"Carat" or "carat weight" is a measure of how much a diamond weighs and is called ct. One carat actually represents one-fifth of a gram, or 200 mg. The carat can be further divided into 100 "points" and one point equals 0.01 ct. This allows very accurate measurement to two decimal places. The jeweler can thus describe a stone that weighs less than 1 ct, e.g. as 0.25 ct, or 25 points. Carat weights above 1 ct are expressed in carats in two decimal places.
The carat weight of a diamond is closely related to its size, yet it is a different quantity. In addition, there are other aspects that can affect the size of the stone that can be seen by the eye, the most important of which are the cut and the shape. If you look at the stone only with the naked eye, your impression will be affected first by its proportions rather than the carat weight itself.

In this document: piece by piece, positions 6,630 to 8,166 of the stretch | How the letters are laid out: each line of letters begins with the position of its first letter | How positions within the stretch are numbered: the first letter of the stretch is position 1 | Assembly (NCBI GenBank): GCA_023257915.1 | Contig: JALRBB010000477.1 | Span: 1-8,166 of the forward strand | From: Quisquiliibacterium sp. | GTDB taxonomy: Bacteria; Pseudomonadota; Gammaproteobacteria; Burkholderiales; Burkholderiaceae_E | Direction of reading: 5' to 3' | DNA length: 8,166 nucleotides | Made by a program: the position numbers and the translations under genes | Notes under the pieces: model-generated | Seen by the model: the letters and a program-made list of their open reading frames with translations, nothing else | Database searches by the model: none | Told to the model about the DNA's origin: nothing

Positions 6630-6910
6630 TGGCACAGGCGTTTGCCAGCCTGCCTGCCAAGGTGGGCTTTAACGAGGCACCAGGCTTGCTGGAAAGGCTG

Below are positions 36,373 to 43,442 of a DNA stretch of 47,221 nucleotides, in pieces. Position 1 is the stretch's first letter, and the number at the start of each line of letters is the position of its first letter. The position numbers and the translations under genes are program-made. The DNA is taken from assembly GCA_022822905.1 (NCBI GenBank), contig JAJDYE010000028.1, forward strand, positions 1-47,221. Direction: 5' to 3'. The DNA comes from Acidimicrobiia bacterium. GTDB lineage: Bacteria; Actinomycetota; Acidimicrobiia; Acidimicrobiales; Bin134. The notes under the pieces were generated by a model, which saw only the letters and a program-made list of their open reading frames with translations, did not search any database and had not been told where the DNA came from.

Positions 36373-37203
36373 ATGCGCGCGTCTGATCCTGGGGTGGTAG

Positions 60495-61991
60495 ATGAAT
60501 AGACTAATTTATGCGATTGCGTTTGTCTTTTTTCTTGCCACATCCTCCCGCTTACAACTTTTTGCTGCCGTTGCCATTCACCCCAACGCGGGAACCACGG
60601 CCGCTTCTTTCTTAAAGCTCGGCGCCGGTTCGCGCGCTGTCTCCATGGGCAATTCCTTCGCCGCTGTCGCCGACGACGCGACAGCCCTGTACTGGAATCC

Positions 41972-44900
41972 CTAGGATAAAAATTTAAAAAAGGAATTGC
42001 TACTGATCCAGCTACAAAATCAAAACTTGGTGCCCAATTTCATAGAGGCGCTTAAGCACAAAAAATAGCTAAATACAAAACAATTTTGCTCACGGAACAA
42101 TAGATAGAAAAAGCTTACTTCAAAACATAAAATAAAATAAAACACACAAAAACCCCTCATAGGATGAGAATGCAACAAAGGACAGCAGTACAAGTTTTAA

How a diamond looks is affected by its shape. For example, coated designs (marquise, oval) optically enlarge the diamond. Nevertheless, two stones of the same shape and carat weight may differ in other proportions. The depth and dimensions of the board must also be taken into account. The depth given in % expresses the ratio between the total depth of the stone and its diameter. Deep-cut stone has a larger proportion of the total carat weight hidden in the depth of the pavilion (thus it has a higher depth), which leads to a smaller diameter than with a perfectly cut diamond. The diamond with the lowest depth will look bigger. The appearance of a diamond and its size are, in addition, also influenced by the setting of the stone in the jewelry.